All of Spirit's world, if we compare it to Manhattan, it's the lower side of Manhattan. It's not the uptown, it's the downtown. They were not well-off kids. They were poor kids. She's the girl who tried to get away from that and made her life something different -- illegally.

Question: So why did you cast Eva?

Del Prete: Because she is breathtaking, she is powerful, she's exotic, and, at the same time, she could be your girl next door as well. She has amazing qualities that she gets across on camera. She's just ideal in the world. We all love her. She's just perfect.

Question: What about Scarlett Johansson and her character?

Del Prete: Well, Scarlett's character when Frank was first conceiving the movie was a very small role, and it wasn't specifically for Scarlett. Frank went and met with Scarlett, came back and said, "I know what I want to do with this role." At the point, just having a general meeting with Scarlett, he said he had idea for Silken Floss and want to take her and make her a bigger character and that he thought Scarlett Johansson is the person who could bring her to life.

So she was pretty much customed to her. But I also think that people are also going to find this is a different side of Scarlett Johansson. She's quite wonderful in it. She's actually finished shooting. She's very funny. She's very sexy. And she's very different than we've seen her in other movies.

Question: And Samuel L. Jackson?

Del Prete: Sam was the only choice ever for The Octopus. If you know the comic, we never see The Octopus in the comic. That's not necessarily how it will be in this movie. (laughs) But Sam is actor who has been waiting his life to play the super villain and this is the super villain of super villains. Our Octopus is quite a psychotic character. Insane is the best way I can describe him. But quite brilliant. Very, very smart. Evil smart.

And Sam is just amazing in it. Sam is larger than life and Octopus is a larger-than-life character.

Question: Would you call this movie an origin story?

Del Prete: I wouldn't call it an origin story. In fact, one of the things Frank said when we first talked over the project was that he wasn't interested in just telling an origin story. That's sort of not what he likes to do. I would say that people will find quite a bit of origin in it, but it's certainly like no origin story because that isn't the focus of the story. There will be origin revealed within it and I think in a unique and quite refreshing way.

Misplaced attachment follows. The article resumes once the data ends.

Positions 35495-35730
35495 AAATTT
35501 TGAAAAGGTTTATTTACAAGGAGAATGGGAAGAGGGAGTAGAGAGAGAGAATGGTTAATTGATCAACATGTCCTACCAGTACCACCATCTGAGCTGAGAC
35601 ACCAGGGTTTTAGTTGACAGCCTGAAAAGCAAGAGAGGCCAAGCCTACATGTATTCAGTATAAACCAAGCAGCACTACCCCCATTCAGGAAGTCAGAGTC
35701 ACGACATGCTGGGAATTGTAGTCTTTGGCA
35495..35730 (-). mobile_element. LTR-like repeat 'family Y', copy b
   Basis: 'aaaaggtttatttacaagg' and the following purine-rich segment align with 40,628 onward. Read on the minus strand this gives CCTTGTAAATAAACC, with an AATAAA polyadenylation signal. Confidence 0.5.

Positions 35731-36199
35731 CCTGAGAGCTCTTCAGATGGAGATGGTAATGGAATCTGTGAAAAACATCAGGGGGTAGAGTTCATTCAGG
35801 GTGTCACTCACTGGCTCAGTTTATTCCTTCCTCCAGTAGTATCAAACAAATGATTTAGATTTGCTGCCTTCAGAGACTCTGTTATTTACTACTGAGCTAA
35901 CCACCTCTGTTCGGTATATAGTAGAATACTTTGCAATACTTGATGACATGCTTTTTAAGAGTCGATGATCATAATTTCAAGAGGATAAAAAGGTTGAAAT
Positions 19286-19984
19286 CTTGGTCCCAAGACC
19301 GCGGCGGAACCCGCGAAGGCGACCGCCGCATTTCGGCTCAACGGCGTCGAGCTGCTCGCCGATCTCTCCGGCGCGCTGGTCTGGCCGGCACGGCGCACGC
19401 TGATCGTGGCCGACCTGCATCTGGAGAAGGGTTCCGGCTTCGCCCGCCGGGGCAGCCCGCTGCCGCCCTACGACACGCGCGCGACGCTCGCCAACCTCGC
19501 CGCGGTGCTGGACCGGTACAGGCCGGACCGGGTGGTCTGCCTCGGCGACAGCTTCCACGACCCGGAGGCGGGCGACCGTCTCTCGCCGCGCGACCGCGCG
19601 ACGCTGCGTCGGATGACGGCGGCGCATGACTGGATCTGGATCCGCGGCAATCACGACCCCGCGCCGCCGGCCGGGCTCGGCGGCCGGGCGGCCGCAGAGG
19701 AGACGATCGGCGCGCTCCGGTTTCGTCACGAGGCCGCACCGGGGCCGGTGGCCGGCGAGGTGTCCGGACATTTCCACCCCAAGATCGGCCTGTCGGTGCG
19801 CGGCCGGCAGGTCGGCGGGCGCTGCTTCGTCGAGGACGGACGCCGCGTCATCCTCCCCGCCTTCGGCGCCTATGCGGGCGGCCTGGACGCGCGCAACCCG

Question: How do you think Frank's relationship with Will Eisner has effected his take on the material?

Del Prete: Tremendous. Frank and Will's friendship was very long. As everybody is aware, Frank considers Will a mentor. And I will tell you, I've been working with Frank a long time on the project and we've developed the script a long period, I would say pretty much not a day went by we didn't talk about Will and what Will's take was on it.

I was fortunate enough to meet Will also, spend time talking with him about the film before he became ill and passed away. So we've been very careful about protecting the things that we felt Will would have wanted protected. We laughed many days about how Will would have liked scenes coming to life and really loved it. Frank is always considering Will throughout.

But he's still Frank Miller. And it's the Frank Miller take on Will. One of the things Frank is always telling me is they became friends and had a life-long argument over what was the way to do this or that or the other. Many of have you read the Eisner/Miller book and can see that. And I think that continues on.

Question: Frank Miller's work tends to be R-rated. Will Eisner's The Spirit was very clean and you could give it to an 11-year-old. So is this going to be something in between?

Del Prete: I think that would be the right way to put it. I believe it is something in betwen. I feel the character has a lot of a James Bond quality to it. It's adventure, it's a mystery, it's romance. But yeah, I think it's somewhere in the middle. There's still some Frank Miller edge to it, there's no doubt, but there's an Eisner sensibility.

Question: Are you going for a rating?

Del Prete: We're not going for anything. We're going for the movie we make, honestly -- and whatever that movie turns out to be. We never once sit there and go, Oh, will this make it this or that? Never.

Question: Were the comic books on set?

Del Prete: Oh, yeah. First of all, Frank boarded everything. So Frank drew. We pre-vized from what Frank drew. But also what Frank did was he took some of what he felt to be the most important Spirit stories and he made a book for all the art departments, the actors. Each one had a book made by Frank, of the important Spirit stories. Then again, Frank drew stuff his way and gave them that as well.

Question: For people not familiar with The Spirit comics, how easy is it for that transition.

Del Prete: Extremely. Are there a couple of inside jokes? Yeah. But that doesn't matter. None of those inside jokes matter unless you know the inside joke. Everything else in store, we were very careful to go through a vetting process and let people who didn't know the comics look at the story. If they'd say, "Hmm, I don't understand this," and then we'd review that. So we've made it extremely accesible to someone who isn't a fan of The Spirit.

Question: How did you become involved?